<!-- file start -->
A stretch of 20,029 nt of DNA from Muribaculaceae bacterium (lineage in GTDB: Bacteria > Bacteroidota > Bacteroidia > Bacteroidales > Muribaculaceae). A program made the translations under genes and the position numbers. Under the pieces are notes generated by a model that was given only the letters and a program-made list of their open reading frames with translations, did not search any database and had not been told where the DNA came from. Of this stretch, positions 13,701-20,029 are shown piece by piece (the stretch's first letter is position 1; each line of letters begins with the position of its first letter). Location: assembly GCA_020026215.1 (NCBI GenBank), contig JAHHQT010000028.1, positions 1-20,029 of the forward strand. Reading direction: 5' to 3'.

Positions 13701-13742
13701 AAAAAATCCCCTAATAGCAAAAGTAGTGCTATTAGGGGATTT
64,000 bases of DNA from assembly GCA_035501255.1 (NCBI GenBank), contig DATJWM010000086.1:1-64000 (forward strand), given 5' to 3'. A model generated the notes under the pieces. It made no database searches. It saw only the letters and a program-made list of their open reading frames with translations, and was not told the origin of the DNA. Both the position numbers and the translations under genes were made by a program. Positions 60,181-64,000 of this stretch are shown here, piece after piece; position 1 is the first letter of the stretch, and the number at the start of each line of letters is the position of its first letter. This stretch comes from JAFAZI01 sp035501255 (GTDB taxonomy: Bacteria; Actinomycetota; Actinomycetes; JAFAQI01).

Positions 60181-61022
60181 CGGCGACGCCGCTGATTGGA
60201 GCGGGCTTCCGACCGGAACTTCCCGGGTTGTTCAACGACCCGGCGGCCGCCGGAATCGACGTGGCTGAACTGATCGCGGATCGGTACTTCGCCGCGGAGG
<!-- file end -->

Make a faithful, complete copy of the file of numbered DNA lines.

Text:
A stretch of 20,029 nt of DNA from Muribaculaceae bacterium (lineage in GTDB: Bacteria > Bacteroidota > Bacteroidia > Bacteroidales > Muribaculaceae). A program made the translations under genes and the position numbers. Under the pieces are notes generated by a model that was given only the letters and a program-made list of their open reading frames with translations, did not search any database and had not been told where the DNA came from. Of this stretch, positions 13,701-20,029 are shown piece by piece (the stretch's first letter is position 1; each line of letters begins with the position of its first letter). Location: assembly GCA_020026215.1 (NCBI GenBank), contig JAHHQT010000028.1, positions 1-20,029 of the forward strand. Reading direction: 5' to 3'.

Positions 13701-13742
13701 AAAAAATCCCCTAATAGCAAAAGTAGTGCTATTAGGGGATTT
64,000 bases of DNA from assembly GCA_035501255.1 (NCBI GenBank), contig DATJWM010000086.1:1-64000 (forward strand), given 5' to 3'. A model generated the notes under the pieces. It made no database searches. It saw only the letters and a program-made list of their open reading frames with translations, and was not told the origin of the DNA. Both the position numbers and the translations under genes were made by a program. Positions 60,181-64,000 of this stretch are shown here, piece after piece; position 1 is the first letter of the stretch, and the number at the start of each line of letters is the position of its first letter. This stretch comes from JAFAZI01 sp035501255 (GTDB taxonomy: Bacteria; Actinomycetota; Actinomycetes; JAFAQI01).

Positions 60181-61022
60181 CGGCGACGCCGCTGATTGGA
60201 GCGGGCTTCCGACCGGAACTTCCCGGGTTGTTCAACGACCCGGCGGCCGCCGGAATCGACGTGGCTGAACTGATCGCGGATCGGTACTTCGCCGCGGAGG